Kero Kero Bonito return to Boston with renewed energy

Gus Lobban, Sarah Midori Perry, and Jamie Bulled of Kero Kero Bonito. Photo by Mia Sakai

Kero Kero Bonito

October 11, 2019 at Paradise Rock Club


Kero Kero Bonito exists at an interesting intersection of the experimental, noise pop, and bubblegum pop genres. There is no better way of imagining what their fan base would consist of than going to a show. Upon entering  the venue, Boston’s own Paradise Club, attendees found themselves surrounded by an extremely diverse crowd ready for an energetic night of interesting music and entertaining antics from the performers.

Opening for the British band was LA-based and (usually) solo project Negative Gemini. Her brand of loud, bass heavy, and snappy yet drony alt-pop was compelling, bolstered by a skillful band and good sound. Her set lasted around 40 minutes before the awaited headliners came on stage. Instead of the standard lineup of Sarah, Gus, and Jamie, the band was accompanied by drummer Jennifer Walton and guitarist James Rowland. Opening their set with the relatively new “Battle Lines”, they instantly established a definite sonic difference between their album and live performances, the original bubblegum pop sound was now tinged by hard rock with the live guitarist and drummer. However, this was not a detriment given their fantastic show.  The band played tracks from their whole discography, with hits from Intro Bonito, Bonito Generation, Time n’ Place, and singles like “Flamingo” booming throughout the venue. Hearing songs like “Sick Beat” and “Pocket Crocodile” from IB along with “Lipslap” and “Break” from BG backed by a live band definitely gave the audience a chance for a new  appreciation of the tracks, as well as making them feel more fresh.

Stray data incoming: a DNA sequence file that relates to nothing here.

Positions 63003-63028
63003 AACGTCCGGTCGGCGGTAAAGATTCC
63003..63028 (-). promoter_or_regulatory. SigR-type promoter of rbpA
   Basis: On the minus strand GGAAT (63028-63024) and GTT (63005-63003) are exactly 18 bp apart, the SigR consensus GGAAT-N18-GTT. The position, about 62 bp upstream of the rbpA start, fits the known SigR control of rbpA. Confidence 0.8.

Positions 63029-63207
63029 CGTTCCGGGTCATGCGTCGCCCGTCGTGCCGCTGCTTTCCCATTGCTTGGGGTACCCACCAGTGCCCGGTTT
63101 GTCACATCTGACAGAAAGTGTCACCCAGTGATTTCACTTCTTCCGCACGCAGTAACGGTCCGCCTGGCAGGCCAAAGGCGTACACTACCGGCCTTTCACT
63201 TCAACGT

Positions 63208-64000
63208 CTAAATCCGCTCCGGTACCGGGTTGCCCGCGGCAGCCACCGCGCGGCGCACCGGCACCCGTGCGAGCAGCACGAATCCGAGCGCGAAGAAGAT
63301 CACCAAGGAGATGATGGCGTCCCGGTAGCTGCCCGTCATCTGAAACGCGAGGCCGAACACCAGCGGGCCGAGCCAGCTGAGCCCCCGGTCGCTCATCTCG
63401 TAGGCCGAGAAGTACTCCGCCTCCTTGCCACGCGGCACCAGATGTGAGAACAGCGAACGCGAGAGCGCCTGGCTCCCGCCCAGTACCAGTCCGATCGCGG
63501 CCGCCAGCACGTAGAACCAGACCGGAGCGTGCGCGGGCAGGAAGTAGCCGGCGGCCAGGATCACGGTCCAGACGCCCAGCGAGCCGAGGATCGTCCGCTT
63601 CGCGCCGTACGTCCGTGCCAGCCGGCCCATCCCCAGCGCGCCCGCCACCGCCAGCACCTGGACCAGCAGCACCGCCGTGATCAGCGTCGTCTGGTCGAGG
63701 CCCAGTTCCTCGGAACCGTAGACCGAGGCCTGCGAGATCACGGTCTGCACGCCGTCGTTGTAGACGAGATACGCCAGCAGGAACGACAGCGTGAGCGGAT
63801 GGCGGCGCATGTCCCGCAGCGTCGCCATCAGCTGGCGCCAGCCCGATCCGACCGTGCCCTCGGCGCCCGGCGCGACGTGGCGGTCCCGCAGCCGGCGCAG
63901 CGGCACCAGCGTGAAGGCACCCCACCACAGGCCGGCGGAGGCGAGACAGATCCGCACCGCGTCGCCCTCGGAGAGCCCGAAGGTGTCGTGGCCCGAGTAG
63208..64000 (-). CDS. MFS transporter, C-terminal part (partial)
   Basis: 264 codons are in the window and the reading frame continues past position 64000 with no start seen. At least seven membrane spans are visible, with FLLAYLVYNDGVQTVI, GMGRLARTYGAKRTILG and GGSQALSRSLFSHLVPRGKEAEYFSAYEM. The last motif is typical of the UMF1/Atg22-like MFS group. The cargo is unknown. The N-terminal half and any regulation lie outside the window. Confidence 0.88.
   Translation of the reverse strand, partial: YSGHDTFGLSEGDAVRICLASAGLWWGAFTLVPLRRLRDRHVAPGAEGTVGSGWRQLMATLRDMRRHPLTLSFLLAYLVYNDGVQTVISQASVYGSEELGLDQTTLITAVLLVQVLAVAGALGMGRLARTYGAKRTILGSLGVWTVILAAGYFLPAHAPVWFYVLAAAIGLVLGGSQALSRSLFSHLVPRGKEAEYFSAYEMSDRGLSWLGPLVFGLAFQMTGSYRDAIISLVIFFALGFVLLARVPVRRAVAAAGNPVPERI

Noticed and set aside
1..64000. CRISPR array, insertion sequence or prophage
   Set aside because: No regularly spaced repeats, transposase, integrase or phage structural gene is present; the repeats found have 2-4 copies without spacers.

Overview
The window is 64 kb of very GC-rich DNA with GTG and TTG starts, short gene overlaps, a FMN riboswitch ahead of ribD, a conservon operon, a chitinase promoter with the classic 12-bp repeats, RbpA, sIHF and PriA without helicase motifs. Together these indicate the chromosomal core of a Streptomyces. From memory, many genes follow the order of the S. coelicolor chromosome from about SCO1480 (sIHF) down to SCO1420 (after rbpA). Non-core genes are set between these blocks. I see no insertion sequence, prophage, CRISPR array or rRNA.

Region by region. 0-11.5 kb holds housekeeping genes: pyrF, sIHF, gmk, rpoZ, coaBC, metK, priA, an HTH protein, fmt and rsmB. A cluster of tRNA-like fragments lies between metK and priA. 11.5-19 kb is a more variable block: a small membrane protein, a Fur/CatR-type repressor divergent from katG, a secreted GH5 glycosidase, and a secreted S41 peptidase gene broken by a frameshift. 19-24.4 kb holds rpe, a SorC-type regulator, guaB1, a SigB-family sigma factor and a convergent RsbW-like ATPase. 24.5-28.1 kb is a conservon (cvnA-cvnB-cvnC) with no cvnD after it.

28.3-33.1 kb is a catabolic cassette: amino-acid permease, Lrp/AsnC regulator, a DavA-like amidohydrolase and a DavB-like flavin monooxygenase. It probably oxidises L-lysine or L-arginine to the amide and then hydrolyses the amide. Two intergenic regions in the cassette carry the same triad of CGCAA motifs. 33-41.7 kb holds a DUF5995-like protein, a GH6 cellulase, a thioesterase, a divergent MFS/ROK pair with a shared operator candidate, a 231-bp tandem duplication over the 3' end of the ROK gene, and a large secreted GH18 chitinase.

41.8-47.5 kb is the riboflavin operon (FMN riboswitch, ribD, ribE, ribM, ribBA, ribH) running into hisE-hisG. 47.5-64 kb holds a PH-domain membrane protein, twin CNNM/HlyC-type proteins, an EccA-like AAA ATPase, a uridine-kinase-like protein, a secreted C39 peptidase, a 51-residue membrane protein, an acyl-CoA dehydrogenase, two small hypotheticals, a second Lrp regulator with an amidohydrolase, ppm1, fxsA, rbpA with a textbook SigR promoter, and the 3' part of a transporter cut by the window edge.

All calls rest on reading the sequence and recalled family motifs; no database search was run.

Another aspect of the show that made it uniquely entertaining was their humor.  Simply put, the show was just funny at points, starting with Gus giving a shout-out to a Chinese restaurant in the area. While the other members would be playing, Jamie would be plucking at the bass with a silly face, moving like a member of an animatronic band at some cursed children’s birthday party venue. Gus and Sarah would be acting out the skits using props at the end of songs such as “Break”, one example being Sarah talking into a toy telephone to Gus and Jamie telling them that she did not want to do anything today. Between songs, there were intentional periods of silence where Gus and Sarah would mess with each other. About midway through the set, you could hear Gus play the iconic Harry Potter theme, to which a crowd member yelled “WHAT HOUSE ARE YOU SARAH?”, which Sarah coyly replied with “Slytherin” then started the next song.

Sarah continued the shenanigans during songs like “Flamingo” and “Pocket Crocodile”, holding up stuffed versions of each animal and conducting the crowd with a random stick during “Sometimes”. Crowd interactions were also top-notch, with almost every person singing along loudly (and accurately) to each song. Shouts of “I LOVE YOU SARAH!” occurred every couple of songs (to which Sarah responded after the fourth time). Once the show ended, the passionate crowd started to chant for an encore, to which the band obliged. Their first encore song was a cover of U2’s “Vertigo”, followed by a minute-long cover of Boston’s “More than a Feeling”, concluding with an explosive, punk/hard rock rendition of their own “Trampoline”, and the crowd went wild. The excitement brought by the audience matched the high energy of the band, which made for an extremely entertaining and engaging concert that anyone should make the effort to see given the opportunity.

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